Post thumbnail alt text

Knowing The Knowable

2015-02-20, Clement Chiang

“We have two classes of forecasters: Those who don’t know – and those who don’t know they don’t know.” – John Kenneth Galbraith, Economist

Yesterday ushered in a new year in the Chinese lunar calendar. According to my limited research, the year of the goat promises a time of calmness and prosperity. This is a welcome relief after the tumultuous year of the horse we had just experienced. Perhaps this forecast will play out. While it is tempting to make broad economic predictions to determine where we should allocate capital, we try our best to keep to what we know when making investment decisions.

We believe that it is impossible to predict the future. As humans, our inquisitive nature leads us to create tools to which we use past experiences to base future predictions. While these tools like statistics and economic theory do have merit, they also have limitations. For example, correlation does not imply causation and published economic data may be incorrect or require revision. We acknowledge that we cannot accurately make macroeconomic forecasts on a consistent basis, and we believe we do not need to.

As bottom up investors we prefer to focus on the knowable. These are the characteristics that make a great business. These are the valuations that provide a margin of safety. We can understand these variables and have better control of their risks in our portfolios. We believe mitigating risk instead of making bold economic predictions should help us achieve our objective.

With fixed income investing, it is tempting to make macroeconomic forecasts when trying to ascertain the direction of interest rates. Economists and strategists get this wrong all the time. We admit we did not foresee the rapid decline in bond yields over the past year. Our bond portfolios have benefitted from this decline in yields, but to a lesser extent than the benchmark due to our defensive bias. But is now the time to raise the offensive stance in our bond portfolios? We don’t believe so and here’s why.

We know that the Canadian bond market, as represented by the FTSE TMX Canada Universe Bond Index, currently has the highest duration in thirty years at 7.6, as of the end of January. Duration is a measure that estimates bond price sensitivity to interest rate movements. With the Index showing the highest price sensitivity in three decades, we grow increasingly cautious. Furthermore, as yields have declined, new bond issues are launched with lower coupon rates attached. As a result, these bonds have limited ability to offset price declines should interest rates rise. Another sign to heed caution.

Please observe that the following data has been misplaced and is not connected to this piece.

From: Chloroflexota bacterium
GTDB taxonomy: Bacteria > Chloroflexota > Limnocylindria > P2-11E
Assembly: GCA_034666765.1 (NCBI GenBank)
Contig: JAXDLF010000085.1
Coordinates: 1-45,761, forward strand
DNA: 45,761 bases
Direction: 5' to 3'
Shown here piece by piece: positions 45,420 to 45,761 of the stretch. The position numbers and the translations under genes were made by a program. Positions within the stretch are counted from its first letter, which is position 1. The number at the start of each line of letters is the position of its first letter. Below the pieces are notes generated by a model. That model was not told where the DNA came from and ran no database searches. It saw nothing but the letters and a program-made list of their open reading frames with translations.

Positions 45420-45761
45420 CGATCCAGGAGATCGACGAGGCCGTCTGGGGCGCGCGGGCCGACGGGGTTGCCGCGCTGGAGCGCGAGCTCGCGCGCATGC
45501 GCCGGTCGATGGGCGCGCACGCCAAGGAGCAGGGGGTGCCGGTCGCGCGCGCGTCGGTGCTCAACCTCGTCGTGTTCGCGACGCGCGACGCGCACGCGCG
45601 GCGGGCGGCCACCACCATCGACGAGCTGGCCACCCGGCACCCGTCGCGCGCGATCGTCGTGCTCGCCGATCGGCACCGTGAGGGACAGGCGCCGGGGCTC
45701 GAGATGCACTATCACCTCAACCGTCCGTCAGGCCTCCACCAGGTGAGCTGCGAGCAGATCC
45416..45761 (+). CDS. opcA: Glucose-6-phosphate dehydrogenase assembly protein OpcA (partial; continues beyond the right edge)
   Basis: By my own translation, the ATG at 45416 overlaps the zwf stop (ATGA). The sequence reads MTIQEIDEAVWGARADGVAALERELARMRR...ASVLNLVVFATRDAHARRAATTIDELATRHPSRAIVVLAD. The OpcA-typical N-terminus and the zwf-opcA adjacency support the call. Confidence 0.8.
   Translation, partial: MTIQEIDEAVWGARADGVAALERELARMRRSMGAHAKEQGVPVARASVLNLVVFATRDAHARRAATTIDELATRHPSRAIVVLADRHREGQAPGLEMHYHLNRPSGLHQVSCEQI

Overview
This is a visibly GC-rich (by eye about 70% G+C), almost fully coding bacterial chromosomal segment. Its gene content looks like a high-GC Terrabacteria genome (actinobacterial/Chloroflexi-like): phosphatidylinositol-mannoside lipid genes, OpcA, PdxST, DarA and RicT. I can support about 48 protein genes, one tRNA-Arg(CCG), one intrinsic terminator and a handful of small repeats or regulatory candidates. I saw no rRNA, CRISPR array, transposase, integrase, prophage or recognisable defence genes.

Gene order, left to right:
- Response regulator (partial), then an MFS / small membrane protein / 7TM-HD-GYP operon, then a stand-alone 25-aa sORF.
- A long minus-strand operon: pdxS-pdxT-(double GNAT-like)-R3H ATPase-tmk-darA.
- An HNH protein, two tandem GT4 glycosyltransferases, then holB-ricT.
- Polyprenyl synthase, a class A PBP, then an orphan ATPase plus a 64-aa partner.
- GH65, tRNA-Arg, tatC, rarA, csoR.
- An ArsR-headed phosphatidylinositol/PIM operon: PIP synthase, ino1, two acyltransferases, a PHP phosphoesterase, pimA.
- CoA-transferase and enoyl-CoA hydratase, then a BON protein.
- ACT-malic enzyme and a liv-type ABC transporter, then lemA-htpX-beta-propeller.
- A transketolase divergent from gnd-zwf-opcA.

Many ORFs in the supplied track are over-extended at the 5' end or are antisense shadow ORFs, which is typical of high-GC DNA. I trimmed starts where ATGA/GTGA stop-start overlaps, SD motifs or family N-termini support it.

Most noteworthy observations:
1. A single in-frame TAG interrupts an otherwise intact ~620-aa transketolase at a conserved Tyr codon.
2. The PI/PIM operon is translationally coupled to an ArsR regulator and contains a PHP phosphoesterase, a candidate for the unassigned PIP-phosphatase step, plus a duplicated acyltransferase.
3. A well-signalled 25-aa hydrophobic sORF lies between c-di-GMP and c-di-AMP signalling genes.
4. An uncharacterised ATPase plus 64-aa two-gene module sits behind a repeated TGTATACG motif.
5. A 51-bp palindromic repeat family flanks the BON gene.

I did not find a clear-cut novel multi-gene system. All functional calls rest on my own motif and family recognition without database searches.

With German and Japanese 10yr bonds trading at yields of under 0.4%, couldn’t Canadian government bond yields decline from their current 1.4% yield? Yes they could, but we believe investors are taking on greater risk for lower reward. After adjusting for inflation, the real Canadian 10yr bond yield (nominal yield minus inflation) is back in negative territory. This is an insufficient return for taking on higher interest rate risk. Our analysis showed real Canadian 10yr yields have traded in a range between 2% to 3% in a normalized rate environment. Even if today’s low growth environment equates to real yields trading between 1% to 2%, the current level suggests real yields still have room to rise.

Investing is a long term endeavour. We know that we are currently not being compensated for the risks inherent in longer term bonds. So we will remain patient for better yields. Keeping to what we know and controlling risk where we can will help us preserve and grow our clients’ wealth over time.

All views and projections are the expressed opinion of QV Investors Inc. and are subject to change without notice. This Update is provided for informational purposes only. QV Investors takes no legal responsibility from any losses resulting from investment decisions based on the content of this Update.


Clement Chiang | VP & Portfolio Manager, Fixed Income

Clement oversees QV’s investment process and makes portfolio decisions for the fixed income strategies.